Last Update 20:52
Thursday, 17 October 2019

Three climbers including a German die on Everest

German physician, Canadian and Korean die on their way down from Everest Summit

Reuters , Monday 21 May 2012
Share/Bookmark
Views: 1115
Share/Bookmark
Views: 1115

Three climbers including a German physician died while descending from the summit of Mount Everest, officials said on Monday.

Eberhard Schaaf, 61, from Aachen, Germany, who was climbing with the Eco Everest Expedition to remove decades-old garbage from the mountain, died on Saturday along the normal Southeast Ridge Route on the 8,850 metre (29,035 feet) peak.

"Schaaf died at the South Summit of Sagarmatha due to altitude sickness," said Ang Tshering Sherpa, chief of the Asian Trekking company that organised the expedition referring to the Nepali name of the mountain. South Summit is about 8,747 metre (28,697 feet) high.

He said the body was lying on the mountain and the family as well as the German Embassy in Nepal had been informed.

"If the family wants the body to be brought down we will try, but it is very difficult to do so from that altitude," Sherpa said.

Tourism Ministry official Gyanendra Shrestha said Shriya Shah, a 32-year-old Nepal-born woman living in Canada, and a Korean, Song Won-Bin, also died while climbing down from the summit at the weekend.

"Two other climbers have gone missing on the mountain since Saturday," Shrestha told Reuters from the base camp without givinig details.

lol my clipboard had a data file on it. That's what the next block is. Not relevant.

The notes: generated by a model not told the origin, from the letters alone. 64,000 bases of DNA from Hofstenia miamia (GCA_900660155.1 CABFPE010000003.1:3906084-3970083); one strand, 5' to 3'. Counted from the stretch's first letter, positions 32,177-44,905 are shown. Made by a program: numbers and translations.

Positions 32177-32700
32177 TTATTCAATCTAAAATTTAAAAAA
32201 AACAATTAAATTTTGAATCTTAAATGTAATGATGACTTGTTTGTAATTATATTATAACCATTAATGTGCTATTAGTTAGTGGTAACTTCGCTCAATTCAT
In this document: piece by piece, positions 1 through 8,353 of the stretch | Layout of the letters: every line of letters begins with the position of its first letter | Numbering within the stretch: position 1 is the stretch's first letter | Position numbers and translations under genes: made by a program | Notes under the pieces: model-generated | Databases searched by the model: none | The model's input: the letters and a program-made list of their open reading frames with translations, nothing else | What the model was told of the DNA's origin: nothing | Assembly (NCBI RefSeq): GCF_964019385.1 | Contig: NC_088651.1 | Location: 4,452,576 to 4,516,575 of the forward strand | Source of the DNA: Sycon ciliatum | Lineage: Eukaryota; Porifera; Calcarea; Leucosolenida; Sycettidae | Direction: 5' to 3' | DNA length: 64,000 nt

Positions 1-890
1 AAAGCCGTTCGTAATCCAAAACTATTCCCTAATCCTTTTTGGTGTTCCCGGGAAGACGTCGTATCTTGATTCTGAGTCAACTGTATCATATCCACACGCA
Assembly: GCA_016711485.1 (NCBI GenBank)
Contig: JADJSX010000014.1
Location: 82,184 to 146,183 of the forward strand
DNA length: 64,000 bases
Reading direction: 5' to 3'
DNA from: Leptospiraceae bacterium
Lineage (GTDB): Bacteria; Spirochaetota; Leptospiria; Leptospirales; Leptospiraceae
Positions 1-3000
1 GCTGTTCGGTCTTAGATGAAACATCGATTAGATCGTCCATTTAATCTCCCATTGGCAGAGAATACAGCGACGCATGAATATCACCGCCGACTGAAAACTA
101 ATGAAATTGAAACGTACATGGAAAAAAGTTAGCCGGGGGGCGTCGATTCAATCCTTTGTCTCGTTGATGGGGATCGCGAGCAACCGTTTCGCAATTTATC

A 73-year-old Japanese woman improved her own record and climbed the peak for a second time at the weekend becoming the world's oldest woman to scale the giant peak.

Two Nepali sherpa guides died on the mountain last month.

Nearly 3,700 people have climbed Mount Everest since 1953 when Sir Edmund Hillary of New Zealand and Sherpa Tenzing Norgay scaled it.

At least 236 people have died on the slopes of the giant peak so far.

About 300 climbers are at different camps waiting for a window of good weather to climb the peak before the onset of annual monsoon rains next month before which all climbers evacuate from the Himalayas in Nepal.

Many foreigners have already left the mountain without reaching the top citing the risk to climbers because of bad weather and high winds.

Short link:

 

Email
 
Name
 
Comment's
Title
 
Comment
Ahram Online welcomes readers' comments on all issues covered by the site, along with any criticisms and/or corrections. Readers are asked to limit their feedback to a maximum of 1000 characters (roughly 200 words). All comments/criticisms will, however, be subject to the following code
  • We will not publish comments which contain rude or abusive language, libelous statements, slander and personal attacks against any person/s.
  • We will not publish comments which contain racist remarks or any kind of racial or religious incitement against any group of people, in Egypt or outside it.
  • We welcome criticism of our reports and articles but we will not publish personal attacks, slander or fabrications directed against our reporters and contributing writers.
  • We reserve the right to correct, when at all possible, obvious errors in spelling and grammar. However, due to time and staffing constraints such corrections will not be made across the board or on a regular basis.
Latest

© 2010 Ahram Online.